A new five-blade composite MT propeller is in flight testing for supplemental type certification (STC) on Twin Commander turboprops.
Mike Laver of Air 1st Aviation Companies, Inc. in Aiken, South Carolina, is flying a TPE-331-10-powered 690B with the MT props to obtain FAA STC approval for Twin Commander models 690, 690A, 690B, 690C, 690D, 695, 695A, and 695B. He already has European approval to install the props on Twin Commanders. In 2013 Laver earned FAA STCs for the same MT props on the Mitsubishi MU-2 Solitaire and Marquise. Air 1st is the exclusive North American distributor for MT propellers for the MU-2 and Twin Commander.
Air 1st operates a fleet of 19 MU-2s that are used in simulated combat training at Tyndall Air Force Base in Florida. He also has extensive Commander experience, having bought and sold the Australian government fleet of Commander 1000s.
Laver said initial flight tests with the props on the Commander have shown a 10-percent increase in climb performance and a 6 dB drop in noise level in the cabin when compared with Hartzell props. Cruise speeds are comparable to the Hartzells, he added.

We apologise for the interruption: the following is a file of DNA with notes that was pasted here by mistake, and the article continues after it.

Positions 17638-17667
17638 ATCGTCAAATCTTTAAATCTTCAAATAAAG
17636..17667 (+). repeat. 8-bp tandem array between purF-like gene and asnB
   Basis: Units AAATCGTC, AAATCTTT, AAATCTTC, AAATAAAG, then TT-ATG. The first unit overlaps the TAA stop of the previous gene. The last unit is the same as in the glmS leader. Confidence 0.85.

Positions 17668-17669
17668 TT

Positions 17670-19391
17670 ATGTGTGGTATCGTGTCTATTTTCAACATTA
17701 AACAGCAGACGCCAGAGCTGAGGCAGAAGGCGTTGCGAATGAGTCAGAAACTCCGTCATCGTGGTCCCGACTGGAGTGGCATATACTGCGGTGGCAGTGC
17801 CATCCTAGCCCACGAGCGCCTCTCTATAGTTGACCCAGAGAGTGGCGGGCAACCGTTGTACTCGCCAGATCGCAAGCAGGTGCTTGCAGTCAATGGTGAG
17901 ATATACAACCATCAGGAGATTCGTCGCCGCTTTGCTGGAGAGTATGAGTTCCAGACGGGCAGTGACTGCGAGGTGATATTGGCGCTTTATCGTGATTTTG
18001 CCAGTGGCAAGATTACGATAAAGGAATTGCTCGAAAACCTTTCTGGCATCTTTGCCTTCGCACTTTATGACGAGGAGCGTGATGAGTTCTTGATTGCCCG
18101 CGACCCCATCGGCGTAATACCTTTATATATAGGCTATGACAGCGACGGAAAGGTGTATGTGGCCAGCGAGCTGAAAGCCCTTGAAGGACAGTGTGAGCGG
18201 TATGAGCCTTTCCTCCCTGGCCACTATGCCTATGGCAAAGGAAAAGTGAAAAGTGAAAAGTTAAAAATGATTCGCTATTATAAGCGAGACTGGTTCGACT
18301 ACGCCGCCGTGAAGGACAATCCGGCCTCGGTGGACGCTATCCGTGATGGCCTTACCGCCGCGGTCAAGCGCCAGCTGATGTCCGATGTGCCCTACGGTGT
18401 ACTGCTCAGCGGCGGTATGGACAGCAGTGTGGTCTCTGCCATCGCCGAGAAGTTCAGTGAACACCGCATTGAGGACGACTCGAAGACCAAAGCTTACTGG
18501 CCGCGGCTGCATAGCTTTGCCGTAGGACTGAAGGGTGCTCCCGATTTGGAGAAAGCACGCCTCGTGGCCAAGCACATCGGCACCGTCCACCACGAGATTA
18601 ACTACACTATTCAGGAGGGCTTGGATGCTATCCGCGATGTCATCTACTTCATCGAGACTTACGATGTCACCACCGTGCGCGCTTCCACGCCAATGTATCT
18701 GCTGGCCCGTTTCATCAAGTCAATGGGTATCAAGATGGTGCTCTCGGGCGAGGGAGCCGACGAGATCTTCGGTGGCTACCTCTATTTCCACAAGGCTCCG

The Air 1st website (http://www.air1st.com) says the MT props “consist of highly compressed laminated beech wood that has a tensile strength similar to steel. The core is reinforced by layers of carbon fiber and glass and sealed with layers of acrylic polyurethane paint; the blade is protected by a nickel leading edge, which is five times harder than an aluminum blade and also corrosion free.”
Laver says the MT propellers on the Commander should provide the following benefits:
- Reduced take off roll
- Enhanced cruise performance
- Significant cabin noise reduction as well as outside noise reduction
- Nearly vibration free propeller operations
- Cooler engine starts
- Better erosion protection
- Unlimited blade life
- Superior ramp appeal
Laver said he installed a set of the MT props on his MU-2 in 2013 before flying it around the world. He has logged several hundred hours in the airplanes, and says the advantages of the composite props “are quite amazing.”
Laver bought the 690B with Hartzell wide-chord props, did flight testing to establish baseline performance specifications, replaced one Hartzell with one MT prop to confirm there were no unusual flight characteristics, then replaced the second Hartzell and installed test equipment for full flight testing.
He said he expects to obtain the FAA STC soon.